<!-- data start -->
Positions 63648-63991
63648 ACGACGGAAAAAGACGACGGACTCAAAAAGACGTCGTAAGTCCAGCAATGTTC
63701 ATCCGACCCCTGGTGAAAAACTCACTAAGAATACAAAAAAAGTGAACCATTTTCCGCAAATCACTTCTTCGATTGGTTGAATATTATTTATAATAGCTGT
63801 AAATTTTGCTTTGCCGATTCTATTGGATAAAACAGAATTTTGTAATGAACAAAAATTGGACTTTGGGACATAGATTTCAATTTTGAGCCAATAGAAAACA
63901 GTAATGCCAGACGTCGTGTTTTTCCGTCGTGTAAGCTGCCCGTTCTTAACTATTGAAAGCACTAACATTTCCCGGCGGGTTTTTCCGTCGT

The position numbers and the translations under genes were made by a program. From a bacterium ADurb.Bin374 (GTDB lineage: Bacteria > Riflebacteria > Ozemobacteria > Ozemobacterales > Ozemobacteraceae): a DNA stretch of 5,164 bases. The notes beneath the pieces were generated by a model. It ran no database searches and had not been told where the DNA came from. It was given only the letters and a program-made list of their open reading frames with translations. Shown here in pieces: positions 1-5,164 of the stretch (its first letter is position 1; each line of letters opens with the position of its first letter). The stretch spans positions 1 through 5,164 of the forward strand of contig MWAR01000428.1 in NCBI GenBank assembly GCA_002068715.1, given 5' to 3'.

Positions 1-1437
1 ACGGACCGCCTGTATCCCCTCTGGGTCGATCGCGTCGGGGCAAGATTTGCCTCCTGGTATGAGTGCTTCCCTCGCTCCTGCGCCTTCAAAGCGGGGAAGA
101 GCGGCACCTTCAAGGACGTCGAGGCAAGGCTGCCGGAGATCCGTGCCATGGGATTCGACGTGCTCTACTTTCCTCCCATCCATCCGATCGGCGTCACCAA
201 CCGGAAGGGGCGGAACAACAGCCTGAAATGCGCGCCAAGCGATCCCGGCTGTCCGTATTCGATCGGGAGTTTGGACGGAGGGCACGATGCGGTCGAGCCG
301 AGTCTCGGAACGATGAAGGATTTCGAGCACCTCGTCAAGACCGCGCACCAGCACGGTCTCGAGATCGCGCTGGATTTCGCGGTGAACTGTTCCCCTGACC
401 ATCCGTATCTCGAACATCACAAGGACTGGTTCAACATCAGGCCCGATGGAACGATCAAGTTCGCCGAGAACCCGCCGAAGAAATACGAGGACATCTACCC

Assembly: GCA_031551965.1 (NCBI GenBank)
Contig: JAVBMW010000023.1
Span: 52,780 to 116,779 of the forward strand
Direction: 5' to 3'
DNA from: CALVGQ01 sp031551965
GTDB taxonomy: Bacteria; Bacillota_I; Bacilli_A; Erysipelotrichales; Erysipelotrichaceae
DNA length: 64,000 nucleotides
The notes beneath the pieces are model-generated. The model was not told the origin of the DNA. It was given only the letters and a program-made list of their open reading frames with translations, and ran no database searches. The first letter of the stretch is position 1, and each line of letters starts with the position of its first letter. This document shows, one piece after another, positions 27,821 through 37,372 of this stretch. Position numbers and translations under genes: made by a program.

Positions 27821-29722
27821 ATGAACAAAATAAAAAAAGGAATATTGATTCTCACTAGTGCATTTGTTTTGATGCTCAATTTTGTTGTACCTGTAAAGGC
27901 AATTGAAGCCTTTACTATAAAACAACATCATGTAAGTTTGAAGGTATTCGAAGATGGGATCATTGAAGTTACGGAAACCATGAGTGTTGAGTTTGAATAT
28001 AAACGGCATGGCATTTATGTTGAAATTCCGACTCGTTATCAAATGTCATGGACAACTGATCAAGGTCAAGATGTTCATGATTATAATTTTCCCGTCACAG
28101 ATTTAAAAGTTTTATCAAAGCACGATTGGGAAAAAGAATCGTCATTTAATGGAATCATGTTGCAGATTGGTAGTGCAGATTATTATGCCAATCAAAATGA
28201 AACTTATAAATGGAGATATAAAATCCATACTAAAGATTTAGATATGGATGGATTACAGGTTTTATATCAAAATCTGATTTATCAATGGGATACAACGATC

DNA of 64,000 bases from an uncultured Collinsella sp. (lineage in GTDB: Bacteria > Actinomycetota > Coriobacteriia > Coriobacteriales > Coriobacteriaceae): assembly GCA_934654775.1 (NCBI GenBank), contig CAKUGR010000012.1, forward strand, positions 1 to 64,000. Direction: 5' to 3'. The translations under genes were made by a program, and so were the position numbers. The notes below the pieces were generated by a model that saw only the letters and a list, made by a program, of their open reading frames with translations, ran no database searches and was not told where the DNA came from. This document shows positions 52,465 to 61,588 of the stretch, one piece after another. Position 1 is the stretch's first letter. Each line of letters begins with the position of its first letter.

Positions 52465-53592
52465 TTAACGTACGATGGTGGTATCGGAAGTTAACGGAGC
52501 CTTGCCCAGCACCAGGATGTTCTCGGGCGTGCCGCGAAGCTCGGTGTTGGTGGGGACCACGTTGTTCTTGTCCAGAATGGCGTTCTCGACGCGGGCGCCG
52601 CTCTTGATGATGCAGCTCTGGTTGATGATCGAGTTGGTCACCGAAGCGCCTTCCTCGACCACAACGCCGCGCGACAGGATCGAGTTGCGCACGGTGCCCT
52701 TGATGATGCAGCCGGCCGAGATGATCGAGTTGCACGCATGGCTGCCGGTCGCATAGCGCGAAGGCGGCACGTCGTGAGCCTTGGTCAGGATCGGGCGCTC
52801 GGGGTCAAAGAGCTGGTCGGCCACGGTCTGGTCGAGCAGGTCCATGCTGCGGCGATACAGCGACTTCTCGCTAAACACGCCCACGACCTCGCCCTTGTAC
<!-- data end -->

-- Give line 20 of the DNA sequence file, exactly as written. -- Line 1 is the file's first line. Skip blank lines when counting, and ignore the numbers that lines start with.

The notes beneath the pieces are model-generated. The model was not told the origin of the DNA. It was given only the letters and a program-made list of their open reading frames with translations, and ran no database searches. The first letter of the stretch is position 1, and each line of letters starts with the position of its first letter. This document shows, one piece after another, positions 27,821 through 37,372 of this stretch. Position numbers and translations under genes: made by a program.